We follow each character to their homes and discover their truths, especially the women. One is from a very poor family and leads a fake life, another constantly cheats on her husband just to spite him. All this is fodder for Anis’ wondering mind and he speaks words of wisdom about everything that occurs.
In a beautiful sequence in which we follow Ragab in a film studio, we find color and new technology, the fakeness of commercial cinema. This colored scene contrasts with the serious black and white of the film to give us an idea of the fragility of Ragab’s world. Commercialization is portrayed, remarkably, through dressing Ragab as a belly dancer, gaining our sympathy, and we see his real face, that of a sad clown.
Mervat Amin portrays the naïve hippie generation who blindly worship their ideals. Her character, Sana, goes home with Ragab totally impressed, not recognizing the more serious roles he once played in theater, and we see sadness on his face. He was not always as empty as he is now.
Kamal always uses contrasts to get across his ideas, in compositions, characters, events and character placement, like when Sana lies about her whereabouts to her mom on the phone as Ragab pours too much beer into her cup.
As the gang goes outside to party they carry Anis around with them. They seem to want his soul, not his presence. The agonies and superstitions of normal people don’t matter to them. They go to a tomb and climb over the pharaohs, humiliating their history. Plot twists show how much denial they have become accustomed to, especially when they hit a female worker as they cruise around in their car.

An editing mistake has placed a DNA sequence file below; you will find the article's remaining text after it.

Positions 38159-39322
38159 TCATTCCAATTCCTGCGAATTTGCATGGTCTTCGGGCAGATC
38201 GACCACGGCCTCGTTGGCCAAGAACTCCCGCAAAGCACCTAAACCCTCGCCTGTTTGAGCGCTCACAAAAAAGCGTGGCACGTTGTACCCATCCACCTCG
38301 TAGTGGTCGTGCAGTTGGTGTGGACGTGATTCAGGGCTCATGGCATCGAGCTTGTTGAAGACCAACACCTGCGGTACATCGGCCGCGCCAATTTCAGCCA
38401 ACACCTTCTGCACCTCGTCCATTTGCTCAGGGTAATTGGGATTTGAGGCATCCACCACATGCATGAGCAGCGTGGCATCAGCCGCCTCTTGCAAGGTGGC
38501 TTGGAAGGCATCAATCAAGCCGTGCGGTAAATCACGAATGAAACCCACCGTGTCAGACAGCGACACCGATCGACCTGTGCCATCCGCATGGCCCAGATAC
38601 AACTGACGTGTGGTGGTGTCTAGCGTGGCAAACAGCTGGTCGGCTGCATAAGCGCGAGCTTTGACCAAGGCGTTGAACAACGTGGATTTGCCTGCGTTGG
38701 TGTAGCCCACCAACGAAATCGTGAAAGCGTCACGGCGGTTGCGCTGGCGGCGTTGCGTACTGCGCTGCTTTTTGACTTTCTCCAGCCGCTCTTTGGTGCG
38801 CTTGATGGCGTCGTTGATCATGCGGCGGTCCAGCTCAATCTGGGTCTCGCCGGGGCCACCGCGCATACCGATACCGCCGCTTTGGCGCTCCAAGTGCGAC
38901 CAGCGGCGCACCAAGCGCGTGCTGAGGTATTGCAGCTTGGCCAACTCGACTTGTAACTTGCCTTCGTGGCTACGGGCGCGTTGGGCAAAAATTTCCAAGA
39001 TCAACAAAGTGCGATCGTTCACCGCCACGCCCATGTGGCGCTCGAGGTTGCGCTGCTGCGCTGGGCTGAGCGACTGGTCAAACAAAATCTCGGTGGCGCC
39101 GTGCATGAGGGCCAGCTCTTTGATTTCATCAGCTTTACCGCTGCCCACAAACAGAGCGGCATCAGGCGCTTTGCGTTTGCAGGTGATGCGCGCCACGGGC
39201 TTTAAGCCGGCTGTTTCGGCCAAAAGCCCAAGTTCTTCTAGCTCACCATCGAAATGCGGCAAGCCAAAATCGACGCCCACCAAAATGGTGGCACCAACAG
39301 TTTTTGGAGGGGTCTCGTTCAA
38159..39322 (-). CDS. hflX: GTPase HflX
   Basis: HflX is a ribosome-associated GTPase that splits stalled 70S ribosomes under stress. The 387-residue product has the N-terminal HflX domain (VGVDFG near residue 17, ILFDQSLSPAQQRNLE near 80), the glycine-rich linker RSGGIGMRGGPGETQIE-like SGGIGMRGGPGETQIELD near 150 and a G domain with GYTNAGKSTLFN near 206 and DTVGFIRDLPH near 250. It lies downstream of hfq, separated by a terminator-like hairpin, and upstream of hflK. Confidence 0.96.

The use of hash to distort reality and forget obvious misdeeds is emphasized beautifully as smoke fills the screen and it becomes blurry. They forget their crimes and find salvation in each other’s arms, never mind the bombing all around them.
In the scene when the hippie is finally brainwashed, the Santana song Treat is played to dynamic handheld camera movements, and as they celebrate life with words and dancing and a great fake speech by the lawyer, very stylized slow motion proves how ahead of his time Kamal was.
When a serious journalist takes an interest in the group, it’s the beginning of the end. Anis tells her that he sees everything upside-down and naked. The story writer finally tells her the truth of their situation and admits that they were not always like this. They were once revolutionaries, involved in their country’s events. When the revolution was over they were cast aside, just like our generation was cast aside after our revolution, and they became the zombies they are now.
The journalist places Anis amid the terrible events taking place in the country, and zooms and panning shots emphasize images of destruction and his shock, the need to wake up, the guilt.
The film was banned by Anwar Sadat, who was wary of people’s anger at a film denouncing the corrupt bureaucracy of the recently dead Nasser.
Painfully, Adrift on the Nile is not just a story of that generation. It’s become the story of all Egypt’s young people. Back then they drifted, ignoring the war, and now it’s the same all over again, in houses, cafes, cyberspace, on the sidewalk, in blacked-out cars. We stay oblivious to the pain around us by injecting all kinds of drugs into our systems, forgetting about the future of our country and souls, shutting our eyes and silencing our tongues at the abuse of police officers and politicians, and limiting our worries to the amount of hash we get for LE50. We’re adrift, never finding land. If we don’t see the blood on our hands and the blindfold over our eyes, we won’t be any better than these so-called intellectuals.
As Anis says, “We have to wake up.” There’s no other option.